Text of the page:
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Strategic Overview of Survivor, Episode 1: Exerting Authority!by Jeffrey D. Sadow -- 09/17/2004
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First episodes are the hardest the write about concerning strategy since there's not much opportunity to observe the dynamics among the players - especially when several minutes of the presentation are consumed in showing a yaqona ceremony that might well make Fr. Lini roll over in his grave if he knew it was for the benefit of Survivor. At least propriety wasn't violated, by having the women sit it out.
The real value we can get out of these comes from how people make decisions in an environment of minimal information. When it comes to sizing up a team, one would look at the talents one brings to the team. Being a highway worker, Chris probably did not strike anybody as too good at strategy, so it would be his physical prowess that he would appear to have to demonstrate to merit the group's good graces. Good thing he's not a skyscraper construction worker or he'd have fallen off a high-rise long ago. That immediately clued in some of his tribe that he would be a worthless teammate and they wanted him out.
This provided the opportunity for an impressive debut. Armchair Survivor prognosticators often easily dismiss people in authoritarian occupations; perhaps the best example being the almost-universal dismissal of Paschal prior to S4, who would have won the whole thing had it not been for the Purple Rock o' Death. What these sages don't realize is that is takes outstanding interpersonal skills to put yourself into a position where you can exert authority. Literally, authority means getting people to do what you want them to with their consent. People with such a career path are in excellent shape to do well in the game.
Thus, Lea showed excellent playing ability in how he shaped the situation to his advantage. The drill sergeant appeared to recognize the natural impetus to blame and thereby to evict Chris, and that it was a coalition of younger guys forming to do the deed. In fact, they came to him, recognizing his aura of authority, to solicit his vote on their behalf. Cannily, he understood that by quietly organizing to save Chris he would earn himself one staunch, fairly unthreatening ally, and invite others to form a more mature male coalition. Among these others, he pulled in another threatened individual, Rory, from whom he might be able to exact fealty. To top it all off, he rigged the elimination of somebody (on paper, the best one can do with three days experience; minimal information) who looked to be a serious threat.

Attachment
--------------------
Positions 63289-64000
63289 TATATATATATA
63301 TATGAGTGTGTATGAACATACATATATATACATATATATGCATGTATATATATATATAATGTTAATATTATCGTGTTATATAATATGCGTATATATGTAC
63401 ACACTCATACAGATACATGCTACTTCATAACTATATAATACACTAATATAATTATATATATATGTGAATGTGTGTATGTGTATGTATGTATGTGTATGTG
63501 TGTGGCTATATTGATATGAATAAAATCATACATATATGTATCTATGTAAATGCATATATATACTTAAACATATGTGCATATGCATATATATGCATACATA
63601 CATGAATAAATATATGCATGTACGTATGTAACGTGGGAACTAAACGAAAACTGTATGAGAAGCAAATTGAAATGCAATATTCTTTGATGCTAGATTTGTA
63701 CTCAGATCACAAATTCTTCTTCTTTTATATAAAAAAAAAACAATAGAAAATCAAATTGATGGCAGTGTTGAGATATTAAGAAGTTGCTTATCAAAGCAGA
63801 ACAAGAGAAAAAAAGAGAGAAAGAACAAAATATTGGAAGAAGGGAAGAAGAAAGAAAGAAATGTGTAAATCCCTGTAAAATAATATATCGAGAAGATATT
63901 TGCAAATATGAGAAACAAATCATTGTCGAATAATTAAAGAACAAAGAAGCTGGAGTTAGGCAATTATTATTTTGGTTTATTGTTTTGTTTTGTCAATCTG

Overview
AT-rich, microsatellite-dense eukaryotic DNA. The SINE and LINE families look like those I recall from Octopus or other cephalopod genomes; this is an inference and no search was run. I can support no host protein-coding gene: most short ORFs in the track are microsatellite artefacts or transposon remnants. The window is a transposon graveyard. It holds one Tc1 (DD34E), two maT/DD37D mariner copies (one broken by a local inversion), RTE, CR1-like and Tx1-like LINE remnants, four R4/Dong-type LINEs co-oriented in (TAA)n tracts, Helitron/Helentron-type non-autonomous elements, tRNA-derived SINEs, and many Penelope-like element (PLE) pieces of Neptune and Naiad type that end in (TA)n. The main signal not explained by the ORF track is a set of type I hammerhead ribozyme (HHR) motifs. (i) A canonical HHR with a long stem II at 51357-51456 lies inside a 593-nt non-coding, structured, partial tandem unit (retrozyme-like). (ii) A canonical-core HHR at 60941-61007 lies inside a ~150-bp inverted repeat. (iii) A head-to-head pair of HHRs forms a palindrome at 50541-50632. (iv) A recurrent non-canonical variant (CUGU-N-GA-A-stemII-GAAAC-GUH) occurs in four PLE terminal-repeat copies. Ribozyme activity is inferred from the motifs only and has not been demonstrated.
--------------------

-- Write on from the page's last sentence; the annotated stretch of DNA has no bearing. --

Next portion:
Lea now has a major opportunity to quickly consolidate power. Having gone his way once, those who voted out Brook will be more amenable to continue following his lead. If he can hold that coalition together, he probably sails easily right to a jury spot at the very least. Even better, the opposition on that vote seem naturally drawn to him (and his seeming disparaging of Chris during tribal council might throw them off in terms of seeing him as the ringleader, although with only three votes against Chris those three probably know he went against them). This portends that they will be reluctant to go after him. Of course, Lea must continue to work behind the scenes, and let every member of his coalition believe that they are more influential than they really are.
Age also went to the heart of the initial rift among the women, not unexpectedly given the minimal information environment. The younger let the older do more work, and to boost their advantage their strategy should target Scout, who quickly demonstrated she will be a physical liability. However, the dynamics could change rapidly given everybody knows so little about everybody else at this point, a situation that obviously will disappear shortly.
If you haven’t already done so, make sure to check out the Episode 1 recap:
Jeffrey D. Sadow is an associate professor of political science at Louisiana State University in Shreveport where he teaches, among other things, classes in international politics, international organizations, and diplomatic history. He has published in the area of gaming simulations in international politics.
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